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COVID-19 In Pennsylvania: Coronavirus Numbers Appear To Be Plateauing, Health Secretary Dr. Rachel Levine Says

HARRISBURG, Pa. (AP/KDKA) — Pennsylvania's coronavirus numbers appear to be plateauing, and January looks "much more hopeful" if people follow mitigation measures over the holidays, state Health Secretary Dr. Rachel Levine said Monday.

"Right now, we are seeing certainly a plateau, maybe even a slight decrease in our numbers," said Dr. Levine, noting that it's "always" lower on Sundays and Mondays.

The percent-positivity rate for the week of Dec. 11 to 17 dropped to 15.8%, down from 16.2% the week before.

"If everybody does the right thing, if everybody stands united and continues those mitigation measures, pretty much stays home during the holidays, then things look much more hopeful for January," said Dr. Levine. "If people travel, if they have large and small gatherings, then we'll be more challenged."

Gov. Tom Wolf has imposed a series of shutdowns through Jan. 4, including youth sports and other extracurricular activities, gyms, theaters and casinos, and indoor dining at restaurants amid rising infection rates, hospitalizations and deaths. The shutdown orders have drawn lawsuits, and a growing list of businesses vowing to defy the orders and stay open.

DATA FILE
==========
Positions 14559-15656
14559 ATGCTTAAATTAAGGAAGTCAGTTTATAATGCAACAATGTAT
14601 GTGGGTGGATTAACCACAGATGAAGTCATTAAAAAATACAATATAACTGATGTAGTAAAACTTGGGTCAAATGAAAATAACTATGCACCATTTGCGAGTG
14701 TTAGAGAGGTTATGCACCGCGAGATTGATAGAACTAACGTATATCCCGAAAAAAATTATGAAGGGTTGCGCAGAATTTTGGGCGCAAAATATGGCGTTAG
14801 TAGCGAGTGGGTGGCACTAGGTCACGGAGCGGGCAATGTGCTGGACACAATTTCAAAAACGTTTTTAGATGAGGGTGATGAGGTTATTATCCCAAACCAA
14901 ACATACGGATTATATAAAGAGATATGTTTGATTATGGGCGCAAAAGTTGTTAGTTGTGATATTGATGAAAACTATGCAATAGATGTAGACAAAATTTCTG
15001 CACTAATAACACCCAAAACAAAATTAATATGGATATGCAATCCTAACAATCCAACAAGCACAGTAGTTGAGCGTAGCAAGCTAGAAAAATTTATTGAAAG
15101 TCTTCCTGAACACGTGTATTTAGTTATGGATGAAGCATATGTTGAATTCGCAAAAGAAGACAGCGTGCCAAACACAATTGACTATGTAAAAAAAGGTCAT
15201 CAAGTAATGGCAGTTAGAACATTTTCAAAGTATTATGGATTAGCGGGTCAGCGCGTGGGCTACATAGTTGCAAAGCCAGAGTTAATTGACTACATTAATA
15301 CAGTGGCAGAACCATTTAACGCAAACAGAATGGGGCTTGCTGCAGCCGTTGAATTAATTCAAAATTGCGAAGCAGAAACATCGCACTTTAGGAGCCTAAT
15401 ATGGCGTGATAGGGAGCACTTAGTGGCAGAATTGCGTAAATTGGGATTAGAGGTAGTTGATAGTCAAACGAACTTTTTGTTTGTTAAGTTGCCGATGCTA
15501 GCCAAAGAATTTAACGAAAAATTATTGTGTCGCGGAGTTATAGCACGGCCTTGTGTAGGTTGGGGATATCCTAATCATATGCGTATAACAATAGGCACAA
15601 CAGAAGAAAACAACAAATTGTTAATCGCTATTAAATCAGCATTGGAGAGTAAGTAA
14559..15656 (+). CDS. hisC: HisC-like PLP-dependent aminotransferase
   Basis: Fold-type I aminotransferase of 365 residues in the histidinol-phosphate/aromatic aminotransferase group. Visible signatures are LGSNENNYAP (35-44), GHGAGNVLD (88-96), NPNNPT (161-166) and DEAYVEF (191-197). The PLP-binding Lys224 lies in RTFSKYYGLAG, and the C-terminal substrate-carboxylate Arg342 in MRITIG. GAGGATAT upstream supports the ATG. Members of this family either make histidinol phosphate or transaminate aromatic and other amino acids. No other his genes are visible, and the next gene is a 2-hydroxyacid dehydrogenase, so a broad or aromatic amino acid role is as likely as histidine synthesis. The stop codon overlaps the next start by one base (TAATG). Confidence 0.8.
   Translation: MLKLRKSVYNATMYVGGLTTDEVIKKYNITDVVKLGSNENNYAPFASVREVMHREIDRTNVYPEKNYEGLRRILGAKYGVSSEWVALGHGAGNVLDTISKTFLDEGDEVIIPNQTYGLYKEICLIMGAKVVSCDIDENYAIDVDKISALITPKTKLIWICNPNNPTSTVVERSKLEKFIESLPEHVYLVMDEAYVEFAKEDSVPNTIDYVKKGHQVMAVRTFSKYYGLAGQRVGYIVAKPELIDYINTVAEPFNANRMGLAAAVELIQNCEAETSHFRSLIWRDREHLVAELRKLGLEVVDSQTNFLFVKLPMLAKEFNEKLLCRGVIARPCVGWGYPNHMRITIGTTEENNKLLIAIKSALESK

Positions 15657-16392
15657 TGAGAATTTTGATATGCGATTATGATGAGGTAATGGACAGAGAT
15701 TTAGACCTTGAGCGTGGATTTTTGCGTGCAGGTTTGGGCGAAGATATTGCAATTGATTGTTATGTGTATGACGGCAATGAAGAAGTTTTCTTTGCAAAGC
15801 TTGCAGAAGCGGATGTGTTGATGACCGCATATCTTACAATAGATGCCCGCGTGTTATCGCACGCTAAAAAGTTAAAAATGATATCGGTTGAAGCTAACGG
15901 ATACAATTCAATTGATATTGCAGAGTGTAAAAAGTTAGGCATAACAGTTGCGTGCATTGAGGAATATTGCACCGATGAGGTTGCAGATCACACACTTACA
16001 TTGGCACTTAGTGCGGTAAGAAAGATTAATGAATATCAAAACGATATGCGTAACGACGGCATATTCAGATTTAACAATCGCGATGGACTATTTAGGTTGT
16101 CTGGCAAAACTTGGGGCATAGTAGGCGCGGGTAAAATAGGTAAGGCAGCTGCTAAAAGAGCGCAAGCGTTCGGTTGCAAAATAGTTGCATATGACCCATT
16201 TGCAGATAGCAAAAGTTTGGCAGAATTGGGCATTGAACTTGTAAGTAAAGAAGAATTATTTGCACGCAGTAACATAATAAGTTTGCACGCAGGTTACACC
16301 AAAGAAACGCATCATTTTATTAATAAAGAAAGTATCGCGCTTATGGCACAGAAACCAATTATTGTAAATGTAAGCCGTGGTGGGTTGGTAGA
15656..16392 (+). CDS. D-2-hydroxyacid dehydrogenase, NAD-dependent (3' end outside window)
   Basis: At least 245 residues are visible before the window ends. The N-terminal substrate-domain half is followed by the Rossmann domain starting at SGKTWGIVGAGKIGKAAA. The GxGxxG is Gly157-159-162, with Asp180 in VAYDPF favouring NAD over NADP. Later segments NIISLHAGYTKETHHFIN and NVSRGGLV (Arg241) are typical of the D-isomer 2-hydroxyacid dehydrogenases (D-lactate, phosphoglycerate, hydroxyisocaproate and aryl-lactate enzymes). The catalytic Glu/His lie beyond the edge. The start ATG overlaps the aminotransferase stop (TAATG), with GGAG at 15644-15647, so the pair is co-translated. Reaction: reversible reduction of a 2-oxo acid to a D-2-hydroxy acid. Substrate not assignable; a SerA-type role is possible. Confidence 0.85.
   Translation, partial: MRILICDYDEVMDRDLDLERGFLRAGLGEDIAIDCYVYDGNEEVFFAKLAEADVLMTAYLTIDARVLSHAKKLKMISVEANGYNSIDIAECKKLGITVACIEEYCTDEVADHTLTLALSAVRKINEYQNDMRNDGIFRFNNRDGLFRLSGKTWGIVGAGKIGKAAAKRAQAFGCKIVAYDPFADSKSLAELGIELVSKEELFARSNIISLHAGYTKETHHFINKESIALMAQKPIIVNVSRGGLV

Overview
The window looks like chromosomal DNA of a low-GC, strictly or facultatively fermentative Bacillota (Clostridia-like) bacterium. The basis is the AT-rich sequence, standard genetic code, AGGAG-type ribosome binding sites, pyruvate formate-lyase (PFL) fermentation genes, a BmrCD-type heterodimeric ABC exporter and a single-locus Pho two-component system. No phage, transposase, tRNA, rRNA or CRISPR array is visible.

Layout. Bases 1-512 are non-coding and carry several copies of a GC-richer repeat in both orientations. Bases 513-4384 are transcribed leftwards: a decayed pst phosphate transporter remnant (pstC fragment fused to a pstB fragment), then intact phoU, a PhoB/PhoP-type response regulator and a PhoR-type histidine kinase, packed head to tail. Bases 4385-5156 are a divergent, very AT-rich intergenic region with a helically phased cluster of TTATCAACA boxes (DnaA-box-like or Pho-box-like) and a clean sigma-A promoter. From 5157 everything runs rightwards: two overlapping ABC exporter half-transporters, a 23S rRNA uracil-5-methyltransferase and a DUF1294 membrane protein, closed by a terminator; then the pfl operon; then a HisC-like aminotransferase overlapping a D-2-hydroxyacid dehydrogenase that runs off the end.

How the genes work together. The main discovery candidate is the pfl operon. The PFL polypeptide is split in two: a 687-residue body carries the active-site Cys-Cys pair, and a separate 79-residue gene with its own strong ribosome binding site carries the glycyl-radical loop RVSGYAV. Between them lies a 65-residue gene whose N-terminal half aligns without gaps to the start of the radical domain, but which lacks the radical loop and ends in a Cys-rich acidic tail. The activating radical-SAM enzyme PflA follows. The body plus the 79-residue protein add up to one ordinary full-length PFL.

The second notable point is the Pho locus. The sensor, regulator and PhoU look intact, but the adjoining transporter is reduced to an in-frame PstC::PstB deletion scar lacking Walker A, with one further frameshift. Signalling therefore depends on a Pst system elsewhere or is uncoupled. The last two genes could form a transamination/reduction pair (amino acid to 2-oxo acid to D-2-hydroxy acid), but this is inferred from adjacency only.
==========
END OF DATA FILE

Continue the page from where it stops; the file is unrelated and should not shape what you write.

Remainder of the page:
The daily load of positive cases has dropped since Wolf imposed the restrictions on Dec. 12, although hospitalizations have continued to rise.


Meanwhile, more than 17,000 doses of a COVID-19 vaccine have been administered to health care workers at Pennsylvania hospitals, said Dr. Levine, as hospitals remain stressed by coronavirus patient loads and a second vaccine from Moderna is expected to arrive this week.

Dr. Levine said 87 hospitals have thus far received doses of the first vaccine, from Pfizer, with another 30,000 doses due to arrive this week. In addition, hospitals in the state are slated to start receiving 198,000 doses of the newly approved Moderna vaccine this week, Levine said.

As part of a federal partnership, CVS and Walgreen's next week will start on-site vaccination services for residents and staff of skilled nursing facilities across the state, Levine said. Those facilities will receive the Pfizer vaccine, she said.

In the meantime, Levine said even people who are receiving the vaccine should continue to observe efforts to stem the spread of the virus, including wearing a mask and social-distancing protocols.

(TM and © Copyright 2020 CBS Broadcasting Inc. All Rights Reserved. This material may not be published, broadcast, rewritten, or redistributed. The Associated Press contributed to this report.)

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